As interesting as Big Data can be for finding patterns in the past, its biggest promise for security lies in being able to predict the future. No, we’re not talking about some sort of Minority Report dystopia where the state peers into your soul. Used correctly, Big Data analysis very often reveals emerging data patterns that can tip off the likelihood of an imminent problem. There is no one-size-fits-all approach to extracting value from Big Security Data, and that’s true for predictive analytics capabilities as well. In this article, we’ll take a somewhat futuristic look at what Big Data will be able to predict in retail applications.
The retail industry is always looking for new tools to reduce shrinkage. Big Data solutions are already making huge advances in correlating Point of Sale (POS) data with video analytics to identify and reduce various forms of employee malfeasance at the cash register. This was probably one of the first applications to emerge because it’s a tightly constrained, data-rich environment that makes analysis relatively straight forward. However, it tackles only one form of retail loss. There are many other problems in retail settings that require more subtle analysis across even larger data sets. Electronics retailers, for example, routinely lock up high-value goods in access-controlled cages to restrict who can handle these items and when.
Biometric readers can increase the certainty of who has accessed the cage, and video cameras can provide visual verification. But in a busy store, let alone an entire chain, that represents mountains of data to sift through and store managers are usually too busy serving customers to sort through all that data in a timely manner. Enter Big Data. It is possible to analyze access to inventory and POS sales data to scan for meaningful correlations in real time. As a baseline, for example, there should be a statistical relationship between the number of times the highvalue storage is accessed, and the number of high-value sales actually rung up at the register.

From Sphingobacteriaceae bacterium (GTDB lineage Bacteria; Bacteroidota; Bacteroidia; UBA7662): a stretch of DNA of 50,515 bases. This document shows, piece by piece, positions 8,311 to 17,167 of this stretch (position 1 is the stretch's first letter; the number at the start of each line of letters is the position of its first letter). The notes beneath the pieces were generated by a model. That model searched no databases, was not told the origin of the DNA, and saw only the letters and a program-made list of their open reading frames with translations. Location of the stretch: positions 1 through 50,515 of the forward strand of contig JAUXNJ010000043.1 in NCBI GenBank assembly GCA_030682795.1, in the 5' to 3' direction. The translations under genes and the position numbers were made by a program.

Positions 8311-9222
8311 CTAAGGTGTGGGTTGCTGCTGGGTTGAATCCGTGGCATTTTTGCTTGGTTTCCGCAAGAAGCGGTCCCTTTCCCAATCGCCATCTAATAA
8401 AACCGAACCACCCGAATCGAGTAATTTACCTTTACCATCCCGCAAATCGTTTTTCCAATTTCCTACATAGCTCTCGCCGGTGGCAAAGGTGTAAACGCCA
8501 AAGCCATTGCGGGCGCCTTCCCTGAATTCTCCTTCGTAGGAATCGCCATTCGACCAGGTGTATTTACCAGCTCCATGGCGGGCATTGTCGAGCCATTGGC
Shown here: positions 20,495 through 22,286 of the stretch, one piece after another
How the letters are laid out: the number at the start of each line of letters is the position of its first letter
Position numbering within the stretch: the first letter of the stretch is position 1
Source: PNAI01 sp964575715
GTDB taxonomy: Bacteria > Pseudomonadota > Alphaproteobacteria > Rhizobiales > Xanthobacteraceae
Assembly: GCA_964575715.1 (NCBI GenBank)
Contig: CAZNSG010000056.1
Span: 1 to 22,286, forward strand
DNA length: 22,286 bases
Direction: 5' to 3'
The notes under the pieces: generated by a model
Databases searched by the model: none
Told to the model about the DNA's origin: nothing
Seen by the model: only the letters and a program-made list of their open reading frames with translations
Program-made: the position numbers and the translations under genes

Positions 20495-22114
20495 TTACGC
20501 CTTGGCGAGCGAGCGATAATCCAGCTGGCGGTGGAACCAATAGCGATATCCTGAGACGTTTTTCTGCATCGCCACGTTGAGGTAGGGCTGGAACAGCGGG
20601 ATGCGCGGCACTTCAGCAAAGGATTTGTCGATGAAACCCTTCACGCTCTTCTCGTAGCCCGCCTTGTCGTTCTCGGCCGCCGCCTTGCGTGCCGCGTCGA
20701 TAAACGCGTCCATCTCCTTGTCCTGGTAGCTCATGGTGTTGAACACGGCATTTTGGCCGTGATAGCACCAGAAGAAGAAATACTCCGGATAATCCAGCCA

A large organization could further normalize this data on a per-store basis by time of day, by specials and sales, and so forth. With that statistical baseline in place, any deviations spotted in real time could be flagged for local or corporate loss prevention review. What’s different since the advent of Big Data is that the software to do this type of analysis has come down in cost by orders of magnitude, and increased in speed by similar leaps and bounds. There are many number of patterns that could indicate likelihood of theft, but they can only be predicted in real time with the type of advanced tools that have come to market since Big Data’s arrival. True, such software could have been written many years ago, but the expense would have created an ROI few companies could justify.
What about Privacy?
We can’t leave the discussion of Big Data in Security without considering its impact on personal privacy. As USA Today’s Howard Rheingold put it: “You can't assume any place you go is private because the means of surveillance is becoming so affordable and so invisible.” And that was well before Big Data, which has further heightened concerns that it will have the perverse effect of further empowering governments and large corporations at the expense of the individual. There is perhaps no better example of this concern than the recent controversy over the extent of NSA surveillance techniques.
By the same token, in the commercial arena, much of the predatory lending and outright fraud that took place during the 2007-08 housing implosion was a direct result of banks and mortgage companies using huge databases to target vulnerable consumers. There are real, potential drawbacks, so does this mean we should not use Big Data in security? No, I do not believe so. But as always, there must be responsible, regulated use of any technology. Writers on this topic have cited the OECD Privacy Principles as a starting point for any data collection policy related to Personally Identifiable Information.
This is a useful framework that lays out standards along eight dimensions: • Collection Limitation • Data Quality and Relevance • Specification of Purpose • Limitation of Use • Information Safeguards • Openness • Individual Participation • Accountability In some respects, many of these principles are at odds with the practices of the security organization, which by its very nature must often operate covertly. That said, there are at least two important exceptions we should all observe as we build Big Data databases and tools: our customers and our employees. For both of those groups, clear guidelines are essential to the very trust and long-term relationships we are trying to instill as part of security’s core mission. As the 911 Commission Report put it: “We must find ways of reconciling security with liberty, since the success of one helps protect the other.”